Ecologically Optimizing Exercise Maintenance in Men and Women Post-Cardiac Rehabilitation: A Randomized Controlled Trial of Efficacy with Economics (ECO-PCR)

Project Background

Cardiac rehabilitation (CR) is an evidence-based, standard of care for those who have experienced an acute coronary syndrome, coronary revascularization procedures and other cardiac conditions. With the implementation of evidence-based referral strategies, access to this important intervention has increased significantly.   The challenge, however, of ensuring the long-term maintenance of exercise behaviours, proven to reduce risk, remains. This study will investigate the efficacy and cost-effectiveness of a novel intervention to increase long-term exercise maintenance in patients with coronary artery disease following the completion of CR. The intervention uses an exercise ‘facilitator’ to assist in the transition of patients from structured, supervised exercise to self-managed home- or appropriate community-based exercise programs.

Study Design and Purpose

This is a 78-week, three-site (University of Ottawa Heart Institute, Toronto Rehabilitation Institute and Peter Munk Cardiac Centre (Toronto)), randomized (1:1), allocation-concealed, controlled, parallel-group, superiority study evaluating the efficacy of the exercise facilitator intervention to improve long-term exercise maintenance in patients exiting CR compared to usual care. Those randomized to the intervention group will receive 5 small group teleconferences and 3 personal calls over a 50 week period lead by a trained exercise facilitator who will guide them through their exercise maintenance strategy.  Participants will be provided with an exercise journal to record their activity and progress. In addition, they will have access to community Heart Wise Exercise demonstrations at locations in their community.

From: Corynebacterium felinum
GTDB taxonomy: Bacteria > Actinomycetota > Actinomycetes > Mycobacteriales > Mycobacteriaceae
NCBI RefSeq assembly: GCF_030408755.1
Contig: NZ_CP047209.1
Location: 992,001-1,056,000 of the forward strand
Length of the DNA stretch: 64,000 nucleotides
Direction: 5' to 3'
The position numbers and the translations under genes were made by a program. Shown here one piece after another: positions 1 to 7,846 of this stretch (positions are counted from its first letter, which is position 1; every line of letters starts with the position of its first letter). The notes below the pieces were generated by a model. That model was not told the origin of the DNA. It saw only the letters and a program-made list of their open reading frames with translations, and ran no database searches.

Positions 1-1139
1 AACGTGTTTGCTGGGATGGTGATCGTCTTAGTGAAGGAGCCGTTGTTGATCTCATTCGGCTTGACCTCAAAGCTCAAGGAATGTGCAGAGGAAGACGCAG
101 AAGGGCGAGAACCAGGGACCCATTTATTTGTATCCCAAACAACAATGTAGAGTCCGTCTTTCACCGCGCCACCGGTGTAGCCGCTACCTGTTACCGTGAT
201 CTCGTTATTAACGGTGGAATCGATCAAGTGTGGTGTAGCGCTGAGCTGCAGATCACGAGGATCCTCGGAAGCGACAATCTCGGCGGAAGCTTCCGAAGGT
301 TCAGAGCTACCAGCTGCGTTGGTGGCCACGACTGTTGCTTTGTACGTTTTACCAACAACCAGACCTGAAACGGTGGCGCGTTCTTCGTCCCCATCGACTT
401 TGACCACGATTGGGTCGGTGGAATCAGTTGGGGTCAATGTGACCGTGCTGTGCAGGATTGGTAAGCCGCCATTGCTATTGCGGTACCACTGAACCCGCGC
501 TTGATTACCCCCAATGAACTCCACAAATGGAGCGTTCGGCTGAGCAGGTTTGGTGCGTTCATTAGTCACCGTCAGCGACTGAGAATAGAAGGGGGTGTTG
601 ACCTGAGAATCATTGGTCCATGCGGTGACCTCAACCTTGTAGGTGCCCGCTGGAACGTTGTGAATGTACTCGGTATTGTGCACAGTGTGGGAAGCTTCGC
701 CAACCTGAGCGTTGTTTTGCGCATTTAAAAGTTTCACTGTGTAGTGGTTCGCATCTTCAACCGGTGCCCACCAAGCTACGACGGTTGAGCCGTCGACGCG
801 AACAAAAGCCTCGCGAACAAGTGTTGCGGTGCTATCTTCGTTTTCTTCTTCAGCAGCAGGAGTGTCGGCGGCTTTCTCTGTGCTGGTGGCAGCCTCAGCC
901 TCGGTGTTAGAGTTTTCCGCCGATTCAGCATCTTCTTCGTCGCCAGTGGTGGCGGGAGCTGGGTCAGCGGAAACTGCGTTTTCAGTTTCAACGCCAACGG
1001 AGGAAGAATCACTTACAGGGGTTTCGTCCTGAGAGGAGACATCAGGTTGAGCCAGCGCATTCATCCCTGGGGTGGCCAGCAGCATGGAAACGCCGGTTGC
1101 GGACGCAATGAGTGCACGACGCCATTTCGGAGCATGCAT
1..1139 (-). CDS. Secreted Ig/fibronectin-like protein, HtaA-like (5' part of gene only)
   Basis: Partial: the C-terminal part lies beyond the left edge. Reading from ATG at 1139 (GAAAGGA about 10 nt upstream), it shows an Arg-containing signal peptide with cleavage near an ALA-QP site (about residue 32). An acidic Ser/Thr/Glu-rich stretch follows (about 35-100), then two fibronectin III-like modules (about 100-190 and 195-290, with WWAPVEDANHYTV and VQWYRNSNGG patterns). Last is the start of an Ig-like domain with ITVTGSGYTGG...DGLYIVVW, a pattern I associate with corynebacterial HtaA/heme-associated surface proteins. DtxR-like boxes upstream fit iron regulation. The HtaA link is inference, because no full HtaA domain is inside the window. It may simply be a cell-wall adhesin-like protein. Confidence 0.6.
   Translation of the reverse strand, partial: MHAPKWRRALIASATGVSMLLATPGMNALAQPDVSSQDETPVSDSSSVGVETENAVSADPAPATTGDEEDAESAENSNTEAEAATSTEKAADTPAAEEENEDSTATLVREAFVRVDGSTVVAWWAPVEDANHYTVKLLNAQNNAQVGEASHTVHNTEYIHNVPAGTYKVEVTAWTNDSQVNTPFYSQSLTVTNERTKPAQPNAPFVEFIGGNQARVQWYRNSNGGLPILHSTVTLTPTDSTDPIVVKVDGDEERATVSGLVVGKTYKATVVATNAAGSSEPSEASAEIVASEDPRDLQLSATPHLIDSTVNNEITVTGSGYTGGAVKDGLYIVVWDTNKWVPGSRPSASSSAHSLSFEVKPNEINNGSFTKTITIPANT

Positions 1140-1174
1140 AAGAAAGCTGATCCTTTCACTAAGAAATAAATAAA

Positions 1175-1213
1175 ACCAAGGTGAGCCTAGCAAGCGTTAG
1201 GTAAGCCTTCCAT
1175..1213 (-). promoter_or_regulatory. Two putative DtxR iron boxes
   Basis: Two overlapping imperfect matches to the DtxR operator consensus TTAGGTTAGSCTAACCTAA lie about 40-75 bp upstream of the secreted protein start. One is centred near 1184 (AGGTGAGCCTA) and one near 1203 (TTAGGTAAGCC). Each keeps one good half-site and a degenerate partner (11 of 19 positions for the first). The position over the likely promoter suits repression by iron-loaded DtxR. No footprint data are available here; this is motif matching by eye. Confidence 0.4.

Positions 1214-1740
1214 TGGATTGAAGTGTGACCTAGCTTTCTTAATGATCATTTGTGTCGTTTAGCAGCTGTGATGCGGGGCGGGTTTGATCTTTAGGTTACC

Significance of the Research

CR programs are successful in ensuring patients initiate regular exercise.  However, long-term maintenance of exercise behaviour remains a challenge. Few CR programs have incorporated strategies to assist patients in making a successful transition from supervised to self-managed home- and/or community-based exercise.  In most CR programs, long-term maintenance is addressed briefly or not at all.  Effective transition to post-cardiac rehab care, focused on maintaining and enhancing gains in levels of activity experienced during CR, would protect and augment the investment in exercise-adoption.